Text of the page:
In a sense, it doesn’t seem to deserve to be as good as it is, derivative from one of cinema’s classics. But seen on its own terms, an LA film noir, tight and vivid, it’s a seriously fine film.

Stir of Echoes (1999)

Stir of Echoes (1999) movie poster

director  David Koepp
viewed: 01/14/2018

I didn’t have the fondest recall of 1999’s Stir of Echoes, but having just read the book, I thought it might be worth a re-visit.

Richard Matheson might not have been a great novelist, but he was certainly one of the cool horror-sci-fi idea men of his generation  and lots of great stuff emanated from his work. I became keened in on him through TV’s The Twilight Zone, and I still hold him in esteem.

Unsurprisingly, the book is better than the film. Not that the film is bad. In fact, it’s pretty good. The book develops the main character as having developed all kinds of psychic ability as a result of hypnotism, but writer-director David Koepp, probably to try to hone in, focuses the story on the ghost that starts haunting him. That, and adding the psychic powers of his kid, winds up giving Stir of Echoes a poor man’s The Sixth Sense, though that also came out the same year.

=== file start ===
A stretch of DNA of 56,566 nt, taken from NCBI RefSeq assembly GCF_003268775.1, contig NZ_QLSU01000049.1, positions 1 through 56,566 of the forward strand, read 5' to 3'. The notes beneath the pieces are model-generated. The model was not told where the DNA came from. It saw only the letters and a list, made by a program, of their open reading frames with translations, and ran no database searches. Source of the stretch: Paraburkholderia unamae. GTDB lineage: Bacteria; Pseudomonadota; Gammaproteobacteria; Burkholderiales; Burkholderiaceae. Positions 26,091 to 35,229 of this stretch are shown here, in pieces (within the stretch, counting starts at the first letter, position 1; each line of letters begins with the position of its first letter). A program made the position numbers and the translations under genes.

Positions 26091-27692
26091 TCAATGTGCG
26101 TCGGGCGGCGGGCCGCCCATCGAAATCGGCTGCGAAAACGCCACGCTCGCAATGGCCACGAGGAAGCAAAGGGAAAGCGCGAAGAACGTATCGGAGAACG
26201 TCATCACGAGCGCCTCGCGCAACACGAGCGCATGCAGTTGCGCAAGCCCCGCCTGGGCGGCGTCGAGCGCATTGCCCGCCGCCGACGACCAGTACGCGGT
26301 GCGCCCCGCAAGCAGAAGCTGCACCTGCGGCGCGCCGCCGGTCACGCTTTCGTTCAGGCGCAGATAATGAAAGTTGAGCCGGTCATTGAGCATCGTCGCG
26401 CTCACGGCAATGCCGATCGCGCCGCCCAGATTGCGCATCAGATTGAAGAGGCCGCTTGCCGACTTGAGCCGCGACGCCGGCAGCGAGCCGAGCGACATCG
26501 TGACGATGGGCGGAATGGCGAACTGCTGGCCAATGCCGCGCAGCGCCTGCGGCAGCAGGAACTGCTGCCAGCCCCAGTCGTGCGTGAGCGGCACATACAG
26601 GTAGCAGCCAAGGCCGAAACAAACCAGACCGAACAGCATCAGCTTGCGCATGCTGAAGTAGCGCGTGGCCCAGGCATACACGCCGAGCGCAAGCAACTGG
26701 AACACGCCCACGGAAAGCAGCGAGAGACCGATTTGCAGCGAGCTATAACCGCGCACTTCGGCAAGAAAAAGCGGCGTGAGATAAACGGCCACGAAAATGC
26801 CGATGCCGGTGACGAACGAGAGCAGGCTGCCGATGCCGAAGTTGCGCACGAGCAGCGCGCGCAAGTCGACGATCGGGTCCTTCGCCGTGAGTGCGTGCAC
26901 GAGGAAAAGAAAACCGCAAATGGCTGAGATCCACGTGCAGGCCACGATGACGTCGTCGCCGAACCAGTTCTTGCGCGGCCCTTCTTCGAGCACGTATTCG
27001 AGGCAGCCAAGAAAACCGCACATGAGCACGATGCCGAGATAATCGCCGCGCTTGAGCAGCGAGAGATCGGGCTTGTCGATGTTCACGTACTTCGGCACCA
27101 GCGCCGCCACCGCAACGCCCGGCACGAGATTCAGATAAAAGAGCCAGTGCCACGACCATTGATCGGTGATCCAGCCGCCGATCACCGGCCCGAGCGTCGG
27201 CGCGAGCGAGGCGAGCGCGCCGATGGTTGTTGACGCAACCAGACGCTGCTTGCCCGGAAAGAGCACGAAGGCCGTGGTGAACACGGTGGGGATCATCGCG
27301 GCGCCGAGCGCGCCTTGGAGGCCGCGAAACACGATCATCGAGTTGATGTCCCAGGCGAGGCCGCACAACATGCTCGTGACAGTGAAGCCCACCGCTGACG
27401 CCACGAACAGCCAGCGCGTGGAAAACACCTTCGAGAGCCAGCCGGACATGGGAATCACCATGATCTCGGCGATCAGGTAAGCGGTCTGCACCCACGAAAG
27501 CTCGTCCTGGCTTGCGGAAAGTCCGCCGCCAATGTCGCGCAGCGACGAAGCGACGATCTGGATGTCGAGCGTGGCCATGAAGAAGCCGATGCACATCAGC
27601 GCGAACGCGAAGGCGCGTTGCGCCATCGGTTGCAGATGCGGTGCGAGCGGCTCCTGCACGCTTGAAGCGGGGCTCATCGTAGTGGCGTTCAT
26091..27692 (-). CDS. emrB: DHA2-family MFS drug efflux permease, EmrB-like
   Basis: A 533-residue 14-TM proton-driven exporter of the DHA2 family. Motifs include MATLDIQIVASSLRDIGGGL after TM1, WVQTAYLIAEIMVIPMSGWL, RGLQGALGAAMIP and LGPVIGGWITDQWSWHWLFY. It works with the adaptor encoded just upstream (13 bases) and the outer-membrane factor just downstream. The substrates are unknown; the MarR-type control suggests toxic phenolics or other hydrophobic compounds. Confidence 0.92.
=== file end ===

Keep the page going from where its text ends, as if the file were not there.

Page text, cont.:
Koepp employs some visual effects that I liked: the Hitchcockian flares of red when Kevin Bacon senses something amiss with the babysitter. But the film suffers a bit from some computer-developed effects, like the ghost movement, an effect that hasn’t aged well.

Gandahar (1988)

Gandahar (1988) movie poster

director  René Laloux
viewed: 01/13/2017